TENNESSEE Chattanooga animal advocates ‘new registry law’

 

May 21, 2015
<http://www.wdef.com/news/story/Animal-Advocates-New-registry-law-not-strong/vWHVnww2sU-1q_LoEST4ww.cspx>

Reported by: Erik Avanier
Email: eavanier@wdef.com

Published: 5:17 pm

Updated: 6:54 pm

CHATTANOOGA, Tennessee(WDEF) – A new law aimed at preventing people convicted of animal abuse may not be as strong of a law as animal advocates had hoped.

When the Animal Abuser Registration Act was first written, the intent was to make sure people convicted of animal abuse went on a TBI registry.

But before the act was signed into law, it was amended to only place felony convictions for animal cruelty on the registry.

“In my opinion it’s not strong enough to be able to capture the group of people we want to look at, which are the animal abusers; whether it’s neglect and abuse or something much more serious,” said Chattanooga Humane Educational Society Executive Director Bob Citrullo.

“Many of these case get pleaded down just to get them through the courts and it’s tough in these animal cruelty cases because a lot of resources are needed to investigate and seek prosecution,” Said McKamey Animal Center Executive Director Jaime McAloon.

Animal Advocates say Josesph Gann is the prime example of why animal abusers should be placed on the TBI animal abuse registry. The 39-year old is accused of beating a dog to death with a hammer and feeding another small living dog to a pit bull.

“I think we have a shot to get this elevated to a felony. That’s what my hope,” Citrullo said.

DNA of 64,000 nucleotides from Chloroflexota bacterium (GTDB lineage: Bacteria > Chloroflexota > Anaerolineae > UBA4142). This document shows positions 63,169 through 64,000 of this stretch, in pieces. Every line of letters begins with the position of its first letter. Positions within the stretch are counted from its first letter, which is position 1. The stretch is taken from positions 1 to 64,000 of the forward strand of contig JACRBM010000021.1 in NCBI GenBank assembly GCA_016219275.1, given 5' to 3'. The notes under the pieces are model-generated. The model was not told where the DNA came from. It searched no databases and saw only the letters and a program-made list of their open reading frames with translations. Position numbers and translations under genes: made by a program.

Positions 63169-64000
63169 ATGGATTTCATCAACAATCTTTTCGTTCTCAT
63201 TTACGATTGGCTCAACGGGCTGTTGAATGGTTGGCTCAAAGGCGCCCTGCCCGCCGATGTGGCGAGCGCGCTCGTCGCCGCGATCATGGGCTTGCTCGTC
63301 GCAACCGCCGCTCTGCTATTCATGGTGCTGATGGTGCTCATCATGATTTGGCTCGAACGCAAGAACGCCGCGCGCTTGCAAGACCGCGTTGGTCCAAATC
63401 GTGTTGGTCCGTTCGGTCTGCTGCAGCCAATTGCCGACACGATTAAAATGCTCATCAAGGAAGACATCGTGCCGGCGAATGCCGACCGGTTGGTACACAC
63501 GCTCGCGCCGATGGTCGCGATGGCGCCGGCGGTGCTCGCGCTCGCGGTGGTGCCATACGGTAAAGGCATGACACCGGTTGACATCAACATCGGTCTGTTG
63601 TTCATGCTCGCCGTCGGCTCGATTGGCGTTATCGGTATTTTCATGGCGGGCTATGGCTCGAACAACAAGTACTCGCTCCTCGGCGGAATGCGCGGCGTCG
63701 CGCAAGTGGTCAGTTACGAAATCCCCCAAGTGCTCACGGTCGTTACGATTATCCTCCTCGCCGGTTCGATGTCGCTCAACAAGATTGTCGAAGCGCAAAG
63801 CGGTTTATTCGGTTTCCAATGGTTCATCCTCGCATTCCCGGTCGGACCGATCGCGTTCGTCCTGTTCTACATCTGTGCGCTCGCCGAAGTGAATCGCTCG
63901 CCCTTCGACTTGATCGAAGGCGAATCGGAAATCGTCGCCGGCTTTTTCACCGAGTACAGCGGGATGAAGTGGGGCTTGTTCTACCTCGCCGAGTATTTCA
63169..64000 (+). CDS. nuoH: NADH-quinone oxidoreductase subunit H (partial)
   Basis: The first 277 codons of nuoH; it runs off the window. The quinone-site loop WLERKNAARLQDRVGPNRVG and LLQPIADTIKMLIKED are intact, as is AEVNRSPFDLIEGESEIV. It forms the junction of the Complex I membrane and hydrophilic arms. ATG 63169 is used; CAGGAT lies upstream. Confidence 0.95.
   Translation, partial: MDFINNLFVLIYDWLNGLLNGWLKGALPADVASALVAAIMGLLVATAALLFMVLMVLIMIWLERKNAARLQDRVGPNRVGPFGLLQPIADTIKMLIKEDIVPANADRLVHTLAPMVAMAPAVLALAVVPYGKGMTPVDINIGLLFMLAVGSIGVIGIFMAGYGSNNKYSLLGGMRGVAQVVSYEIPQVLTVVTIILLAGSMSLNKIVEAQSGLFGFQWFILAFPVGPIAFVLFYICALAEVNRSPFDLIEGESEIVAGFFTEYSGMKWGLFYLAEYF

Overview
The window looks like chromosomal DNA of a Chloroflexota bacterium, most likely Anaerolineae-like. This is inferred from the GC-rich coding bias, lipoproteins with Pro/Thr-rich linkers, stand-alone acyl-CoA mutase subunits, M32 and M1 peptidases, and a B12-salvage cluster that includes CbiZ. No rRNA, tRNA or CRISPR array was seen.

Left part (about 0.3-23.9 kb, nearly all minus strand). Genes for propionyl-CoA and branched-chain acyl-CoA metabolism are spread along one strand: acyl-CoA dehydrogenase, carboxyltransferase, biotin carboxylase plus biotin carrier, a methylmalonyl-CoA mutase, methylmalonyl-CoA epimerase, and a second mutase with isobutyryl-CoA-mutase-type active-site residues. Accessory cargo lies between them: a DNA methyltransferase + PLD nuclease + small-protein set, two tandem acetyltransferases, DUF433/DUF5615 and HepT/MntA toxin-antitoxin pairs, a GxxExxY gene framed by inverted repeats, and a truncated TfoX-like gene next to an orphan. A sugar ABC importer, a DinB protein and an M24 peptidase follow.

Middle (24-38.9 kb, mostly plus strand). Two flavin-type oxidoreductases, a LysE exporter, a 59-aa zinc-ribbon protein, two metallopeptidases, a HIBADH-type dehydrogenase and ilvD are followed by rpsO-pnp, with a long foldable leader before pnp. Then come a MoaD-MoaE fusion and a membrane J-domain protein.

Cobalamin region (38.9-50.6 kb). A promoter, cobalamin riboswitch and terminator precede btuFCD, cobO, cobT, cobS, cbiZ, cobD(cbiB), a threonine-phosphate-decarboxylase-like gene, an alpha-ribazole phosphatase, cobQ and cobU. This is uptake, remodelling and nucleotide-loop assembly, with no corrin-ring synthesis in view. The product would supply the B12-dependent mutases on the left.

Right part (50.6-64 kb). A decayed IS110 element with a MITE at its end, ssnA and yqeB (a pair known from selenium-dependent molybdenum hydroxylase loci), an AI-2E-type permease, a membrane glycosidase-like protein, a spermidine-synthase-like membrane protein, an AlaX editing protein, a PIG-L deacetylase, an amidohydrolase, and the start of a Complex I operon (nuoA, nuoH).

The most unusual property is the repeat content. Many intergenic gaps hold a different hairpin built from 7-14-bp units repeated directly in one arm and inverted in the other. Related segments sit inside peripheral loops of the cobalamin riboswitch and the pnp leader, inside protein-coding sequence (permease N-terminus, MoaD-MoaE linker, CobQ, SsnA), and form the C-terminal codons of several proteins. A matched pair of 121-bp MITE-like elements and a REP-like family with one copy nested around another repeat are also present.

If convicted of felony animal abuse, Gann would be placed on the TBI registry for two years. The registry would keep him from legally owning a pet during that duration. But If his case is pled down to a misdemeanor, he would be free to walk into animal shelter to adopt a pet without being rejected because his name would not appear on the registry.

People who are convicted of animal hoarding or neglect will also not end up on the list because those crimes are misdemeanors.

Neglect and hoarding falls under the category of animal abuse but their not considered heinous enough to warrant a felony.

“People who abuse animals still go to shelters and adopt more animals. That’s a fact,” McAloon said.

Animal advocates are worried the law is not strong enough to prevent another documented fact.

“It’s well documented that people who do this progress onto other things like murders and serial killings,” Citrullo said.

The new law takes effect nest January.

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